The artist is pictured with his piece “Material Girl”

Written by DARLEEN PRINCIPE   Photo by MICHAEL COONS

It’s about noon on a Monday in early August. Nelson De La Nuez sports a white, V-neck T-shirt and blue jeans, both stamped with his own logo: a crown adorned with the words “King of Pop Art.”

He settles comfortably into his off-white living room sofa, perches his right arm on the armrest and, without being asked a question, begins talking.

“We’re in the midst right now of getting ready for Art Aspen,” he says, referring to the annual summer art fair in Aspen, Colo., in which only the country’s most high-end galleries are invited to participate.

His tone is casual, but matter-of-fact. Authoritative, yet friendly. It’s the tone of a man who’s tasted success, but hasn’t let it get to his head.

As De La Nuez continues speaking, he slouches further back into the couch and crosses one leg over the other. His right arm, accessorized by three bead bracelets—red, gray and black—dangles over the edge of the armrest, while the other arm is outstretched along the top edge of the couch. He relaxes.

“This is our second year doing Art Aspen and it’s just been a great show for us,” he continues. “And I’ve got to drop off about 10 pieces at Bruce Lurie Gallery in Beverly Hills this Friday, so that’s why I’ve been working and pulling all-nighters for the last week and a half.”

“Take the Money and Run.”

De La Nuez is used to keeping weird hours. The night is the 56-year-old pop artist’s favorite time to escape to his private Simi Valley studio and lay paint to canvas.

A recent product of one such session hangs on the wall above the artist’s head, making a striking living room centerpiece. The painting, an early edition of his work titled “Graffiti is Not Art,” features Monopoly’s iconic Rich Uncle Pennybags being dragged away by a cop holding a baton.

The image is just like the board game’s “Go to Jail” Community Chest card, except instead of the plain yellow background, there’s a colorful graffiti-filled wall. A can of spray paint is strewn on the floor and where the words “Go directly to jail” should be, it instead reads: “No graffiti.”

The piece is only one of dozens hanging throughout the Simi Valley home De La Nuez shares with his wife of 15 years, Stacy Bell De La Nuez—actress turned president of her husband’s Pop Land Studios. Yet it’s the perfect example of the artist’s M.O.

“It’s the fact that I’ve taken an iconic character and put him in a different situation he’s never been in before,” he says. “The cleverness and the genius behind it is I take these characters and juxtapose them and use them as satire, and create a scene where . . . you kind of shock the viewer.”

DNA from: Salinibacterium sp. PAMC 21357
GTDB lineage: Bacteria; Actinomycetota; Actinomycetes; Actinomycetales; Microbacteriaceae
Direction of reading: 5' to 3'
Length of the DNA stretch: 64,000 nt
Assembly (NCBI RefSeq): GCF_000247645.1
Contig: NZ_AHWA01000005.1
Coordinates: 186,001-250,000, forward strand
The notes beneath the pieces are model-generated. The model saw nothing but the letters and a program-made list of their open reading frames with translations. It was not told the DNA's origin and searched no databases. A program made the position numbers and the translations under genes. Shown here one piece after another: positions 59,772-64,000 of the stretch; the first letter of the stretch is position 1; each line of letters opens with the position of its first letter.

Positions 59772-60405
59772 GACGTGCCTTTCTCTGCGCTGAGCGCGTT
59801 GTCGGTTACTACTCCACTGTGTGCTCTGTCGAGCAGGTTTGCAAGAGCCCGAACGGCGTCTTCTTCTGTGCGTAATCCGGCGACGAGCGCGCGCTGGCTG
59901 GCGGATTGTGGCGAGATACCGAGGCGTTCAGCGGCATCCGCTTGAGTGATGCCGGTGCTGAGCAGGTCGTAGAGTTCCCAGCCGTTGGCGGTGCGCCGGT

But even more than that, this particular piece yells out De La Nuez’s strong stance against street art, a movement that has invaded the mainstream art world in recent years thanks to Banksy, Shepard Fairey and the like.

Although he credits both Banksy and Fairey for being “clever enough to use graffiti as a means of marketing themselves,” most other street art, De La Nuez says, “is like a dog pissing on a wall to make its mark.”

“It’s just such a cheap shot,” he says.

For the Cuban-born artist, graffiti is nothing more than vandalism. And it’s the wrong way to earn success, he says.

“You have to have art that’s controversial. You have to offend people. You’ve got to make them laugh. You’ve got to do all these things. But I’d rather do that through a gallery than become anonymous and play this whole hide-and-seek game just to get fame.”

Over the past decade especially, De La Nuez has worked very hard to make a name for himself and stand apart from other pop art big hitters like Peter Max and Michael Godard.

What makes him unique, he says, is he’s not married to just one style. He’s influenced by surrealism just as much as the images of pop culture. And his craft is constantly evolving.

“I don’t want to box myself into a specific look like some of these artists in the past,” he says. “I like to just take it up a notch and outdo myself. And that’s really what my audience looks forward to. It’s like I’m a magician and they don’t know what tricks I have up my sleeve.”

This strategy has proven to be a smart one.

Today his original works fetch thousands of dollars. His top collectors have included A-list celebrities like Sarah Jessica

Parker and the late Michael Jackson. His work hangs in a Madison Avenue gallery in New York and he’s also recently been commissioned by Delta Air Lines to create an original set of paintings to hang in the exclusive Delta One VIP lounge.

How did he get here?

“I’ve just gotten better at my craft. My No. 1 thing is if I get better at my craft, I will be more successful. It’s just that simple.”

Nelson De La Nuez’s work will be on display locally until mid-January at Bagatelle bistro at 755 N. La Cienega Blvd. in West Hollywood.